Sayana (IAST: Sāyaṇa, also called Sāyaṇācārya; died 1387) was a Sanskrit Mimamsa scholar[1][2][3] from the Vijayanagara Empire of South India, near modern day Bellary. An influential commentator on the Vedas, he flourished under King Bukka Raya I and his successor Harihara II.[4] More than a hundred works are attributed to him, among which are commentaries on nearly all parts of the Vedas.

Sāyaṇācārya was born to Mayana (IAST: Māyaṇa) and Shrimati in a Brahmin family that lived in Hampi. He had an elder brother named Madhava (sometimes identified as Vidyaranya) and a younger brother named Bhoganatha (or Somanatha). The family belonged to Bharadvaja gotra, and followed the Taittiriya Shakha (school) of the Krishna Yajurveda.[5]

He was the pupil of Vishnu Sarvajna and of Samkarananda. Both Madhavacārya and Sāyaṇācārya said to have studied under Vidyatirtha of Sringeri, and held offices in the Vijayanagara Empire.[6] Sāyaṇācārya was a minister, and subsequently prime minister in Bukka Raya's court, and wrote much of his commentary, with his brother and other Brahmins during his ministership.[7]

Sāyaṇā was a Sanskrit-language writer and commentator,[8] and more than a hundred works are attributed to him, among which are commentaries on nearly all parts of the Vedas.[note 1] Some of these works were actually written by his pupils, and some were written in conjunction with his brother, Vidyāraṇya or Mādhavacārya.

His major work is his commentary on the Vedas, Vedartha Prakasha, literally "the meaning of the Vedas made manifest,"[10][note 2] written at the request of King Bukka[12][13] of the Vijayanagar empire "to invest the young kingdom with the prestige it needed."[13] He was probably aided by other scholars,[14][note 3][15] using the interpretations of several authors.[16][note 4] The core portion of the commentary was likely written by Sayanacārya himself, but it also includes contributions of his brother Mādhavacārya, and additions by his students and later authors who wrote under Sayanacārya's name. "Sayana" (or also Sāyaṇamādhava) by convention refers to the collective authorship of the commentary as a whole without separating such layers.

Galewicz states that Sayana, a Mimamsa scholar,[1][2][3] "thinks of the Veda as something to be trained and mastered to be put into practical ritual use," noticing that "it is not the meaning of the mantras that is most essential [...] but rather the perfect mastering of their sound form."[17] According to Galewicz, Sayana saw the purpose (artha) of the Veda as the "artha of carrying out sacrifice," giving precedence to the Yajurveda.[1] For Sayana, whether the mantras had meaning depended on the context of their practical usage.[17] This conception of the Veda, as a repertoire to be mastered and performed, takes precedence over the internal meaning or "autonomous message of the hymns."[18]

His commentary on the Rigveda was translated from Sanskrit to English by Max Müller, 1823-1900. A new edition, prepared by the Vaidik Samshodhan Mandala (Vedic Research Institute) Pune, under the general editor V. K. Rajwade, was published in 1933 in 4 volumes.[19]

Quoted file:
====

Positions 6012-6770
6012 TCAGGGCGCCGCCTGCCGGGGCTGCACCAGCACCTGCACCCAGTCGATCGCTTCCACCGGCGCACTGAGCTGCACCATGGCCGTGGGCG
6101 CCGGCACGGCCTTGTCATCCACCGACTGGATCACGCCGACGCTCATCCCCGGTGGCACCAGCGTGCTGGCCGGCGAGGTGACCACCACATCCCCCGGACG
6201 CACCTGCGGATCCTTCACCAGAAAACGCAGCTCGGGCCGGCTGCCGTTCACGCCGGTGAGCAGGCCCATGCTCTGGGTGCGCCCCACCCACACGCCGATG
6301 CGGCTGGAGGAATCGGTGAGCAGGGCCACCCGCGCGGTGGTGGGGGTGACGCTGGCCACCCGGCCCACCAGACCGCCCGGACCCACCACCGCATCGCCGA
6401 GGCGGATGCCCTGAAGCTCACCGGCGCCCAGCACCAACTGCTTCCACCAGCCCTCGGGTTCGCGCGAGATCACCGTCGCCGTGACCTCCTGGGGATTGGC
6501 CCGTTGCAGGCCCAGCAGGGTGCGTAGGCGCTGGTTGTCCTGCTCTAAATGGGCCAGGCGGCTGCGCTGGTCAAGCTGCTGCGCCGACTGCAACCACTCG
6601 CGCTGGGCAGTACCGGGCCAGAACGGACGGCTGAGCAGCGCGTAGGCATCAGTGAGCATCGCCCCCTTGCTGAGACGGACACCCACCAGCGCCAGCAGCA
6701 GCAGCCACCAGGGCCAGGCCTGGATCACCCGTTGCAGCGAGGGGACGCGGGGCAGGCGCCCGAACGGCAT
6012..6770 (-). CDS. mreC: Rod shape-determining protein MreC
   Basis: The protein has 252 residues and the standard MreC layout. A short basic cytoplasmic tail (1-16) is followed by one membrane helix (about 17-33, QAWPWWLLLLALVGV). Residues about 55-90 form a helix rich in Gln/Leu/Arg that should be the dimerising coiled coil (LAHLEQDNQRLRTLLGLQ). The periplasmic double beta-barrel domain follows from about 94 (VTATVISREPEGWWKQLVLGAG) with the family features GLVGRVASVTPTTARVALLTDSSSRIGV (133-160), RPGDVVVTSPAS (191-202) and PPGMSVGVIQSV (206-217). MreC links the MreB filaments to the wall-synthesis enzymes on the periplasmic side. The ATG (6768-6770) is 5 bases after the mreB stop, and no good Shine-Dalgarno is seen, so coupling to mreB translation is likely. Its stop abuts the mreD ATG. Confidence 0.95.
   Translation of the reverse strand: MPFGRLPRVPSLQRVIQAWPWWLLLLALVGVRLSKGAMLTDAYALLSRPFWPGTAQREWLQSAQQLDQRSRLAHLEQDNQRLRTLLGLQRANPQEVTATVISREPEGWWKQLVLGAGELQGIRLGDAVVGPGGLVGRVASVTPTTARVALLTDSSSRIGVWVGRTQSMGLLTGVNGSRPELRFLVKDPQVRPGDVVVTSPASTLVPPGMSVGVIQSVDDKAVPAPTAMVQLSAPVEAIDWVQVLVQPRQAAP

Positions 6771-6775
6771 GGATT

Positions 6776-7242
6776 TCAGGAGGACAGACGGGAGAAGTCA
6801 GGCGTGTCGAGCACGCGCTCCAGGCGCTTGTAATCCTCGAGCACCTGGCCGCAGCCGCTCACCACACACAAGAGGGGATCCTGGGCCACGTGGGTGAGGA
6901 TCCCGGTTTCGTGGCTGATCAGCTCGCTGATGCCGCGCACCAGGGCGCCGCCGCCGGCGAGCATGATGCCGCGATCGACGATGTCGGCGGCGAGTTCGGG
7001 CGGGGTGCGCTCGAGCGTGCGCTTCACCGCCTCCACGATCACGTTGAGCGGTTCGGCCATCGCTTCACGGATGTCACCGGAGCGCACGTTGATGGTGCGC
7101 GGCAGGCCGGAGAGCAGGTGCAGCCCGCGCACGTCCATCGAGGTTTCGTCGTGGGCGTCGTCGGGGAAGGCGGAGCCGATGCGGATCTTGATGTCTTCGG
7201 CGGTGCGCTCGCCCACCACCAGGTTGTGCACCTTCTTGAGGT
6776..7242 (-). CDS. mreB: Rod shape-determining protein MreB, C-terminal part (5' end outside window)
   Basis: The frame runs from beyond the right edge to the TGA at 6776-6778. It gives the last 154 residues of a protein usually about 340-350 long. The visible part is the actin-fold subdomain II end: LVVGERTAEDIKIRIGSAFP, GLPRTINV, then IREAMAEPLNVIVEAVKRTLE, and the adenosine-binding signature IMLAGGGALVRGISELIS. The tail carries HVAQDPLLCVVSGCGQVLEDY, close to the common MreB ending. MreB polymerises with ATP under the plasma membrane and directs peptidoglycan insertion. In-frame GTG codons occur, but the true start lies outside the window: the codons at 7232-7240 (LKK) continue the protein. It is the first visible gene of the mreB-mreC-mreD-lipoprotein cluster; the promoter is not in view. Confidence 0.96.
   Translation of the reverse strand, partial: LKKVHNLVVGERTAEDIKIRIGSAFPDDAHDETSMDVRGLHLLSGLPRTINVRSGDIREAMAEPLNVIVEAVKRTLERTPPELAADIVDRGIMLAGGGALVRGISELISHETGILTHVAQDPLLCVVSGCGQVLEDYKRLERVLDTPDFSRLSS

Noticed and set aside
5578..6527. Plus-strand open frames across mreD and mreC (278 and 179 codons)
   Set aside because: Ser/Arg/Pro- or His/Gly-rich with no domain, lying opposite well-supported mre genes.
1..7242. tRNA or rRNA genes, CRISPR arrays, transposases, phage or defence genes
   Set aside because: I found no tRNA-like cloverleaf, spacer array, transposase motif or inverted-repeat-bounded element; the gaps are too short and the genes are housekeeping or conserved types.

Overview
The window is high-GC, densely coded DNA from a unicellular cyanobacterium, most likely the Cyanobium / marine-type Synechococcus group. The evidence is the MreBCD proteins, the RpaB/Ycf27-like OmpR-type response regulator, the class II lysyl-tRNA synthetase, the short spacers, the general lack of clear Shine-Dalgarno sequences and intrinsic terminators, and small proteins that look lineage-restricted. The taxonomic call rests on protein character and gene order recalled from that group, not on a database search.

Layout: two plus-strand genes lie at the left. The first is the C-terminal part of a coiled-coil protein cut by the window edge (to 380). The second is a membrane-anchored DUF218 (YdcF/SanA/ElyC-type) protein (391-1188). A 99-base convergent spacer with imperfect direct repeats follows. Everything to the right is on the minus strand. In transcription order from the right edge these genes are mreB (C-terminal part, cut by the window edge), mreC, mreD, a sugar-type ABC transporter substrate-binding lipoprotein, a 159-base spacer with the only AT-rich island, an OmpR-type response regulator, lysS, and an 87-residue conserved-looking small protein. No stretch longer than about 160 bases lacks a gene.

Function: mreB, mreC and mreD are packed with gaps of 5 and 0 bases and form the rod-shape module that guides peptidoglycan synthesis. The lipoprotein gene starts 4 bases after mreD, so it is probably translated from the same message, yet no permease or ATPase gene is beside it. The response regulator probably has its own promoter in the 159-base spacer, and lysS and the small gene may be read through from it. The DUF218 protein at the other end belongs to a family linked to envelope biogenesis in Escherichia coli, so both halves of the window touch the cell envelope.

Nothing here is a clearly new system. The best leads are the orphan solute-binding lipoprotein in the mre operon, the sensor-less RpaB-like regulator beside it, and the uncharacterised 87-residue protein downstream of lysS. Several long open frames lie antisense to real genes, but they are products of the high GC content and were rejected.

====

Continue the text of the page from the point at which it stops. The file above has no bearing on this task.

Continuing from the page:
He has also written many lesser manuals called Sudhanidhis treating Prayaschitta (expiation), Yajnatantra (ritual), Purushartha (aims of human endeavour), Subhashita (Collection of moral sayings), Ayurveda (Indian traditional medicine), Sangita Sara (The essence of music), Prayaschitra, Alankara, and Dhatuvrddhi (grammar)[20][21]

According to Dalal, "his work influenced all later scholars, including many European commentators and translators."[22] Sayana's commentary preserved traditional Indian understandings and explanations of the Rigveda,[23] though it also contains mistakes and contradictions.[16][24][note 5] While some 19th century Indologists were quite dismissive of Sayana's commentary, others were more appreciative.[25] His commentary was used as a reference-guide by Ralph T. H. Griffith (1826-1906), John Muir (1810-1882), Horace Hayman Wilson (1786-1860) and other 19th century European Indologists.[26] According to Wilson, Sayana's interpretation was sometimes questionable, but had "a knowledge of his text far beyond the pretension of any European scholar," reflecting the possession "of all the interpretations which had been perpetuated by traditional teaching from the earliest times."[9][note 3] Macdonnell (1854-1930) was critical of Sayana's commentary, noting that many difficult words weren't properly understood by Yasana.[24] While Rudolf Roth (1821-1895) aimed at reading the Vedas as "lyrics" without the "theological" background of the interpretations of Yaska and Sayana, Max Müller (1823-1900) published a translation of the Rigvedic Samhitas together with Sayana's commentary.[27] His contemporaries Pischel and Geldner were outspoken about the value of Sayana's commentary:

German scholars Pischel and Geldner have expressed in unequivocal terms their opinion that in the matter of Vedic exegesis greater reliance ought to be placed on the orthodox Indian tradition represented by Yaska and Sayana than on modern philological methods. Linguistics may help one to understand the bare meaning of a Vedic word, but the spirit behind that word will not be adequately realised without due appreciation of the indigenous tradition.[9]

Modern scholarship is ambivalent. According to Jan Gonda, the translations of the Rigveda published by Griffith and Wilson were "defective," suffering from their reliance on Sayana.[28][note 6] Ram Gopal notes that Sayana's commentary contains irreconcilable contradictions and "half-baked" tentative interpretations which are not further investigated,[16] but also states that Sayana's commentary is the "most exhaustive and comprehensive" of all available commentaries, embodying "the gist of a substantial portion of the Vedic interpretations of his predecessors."[29]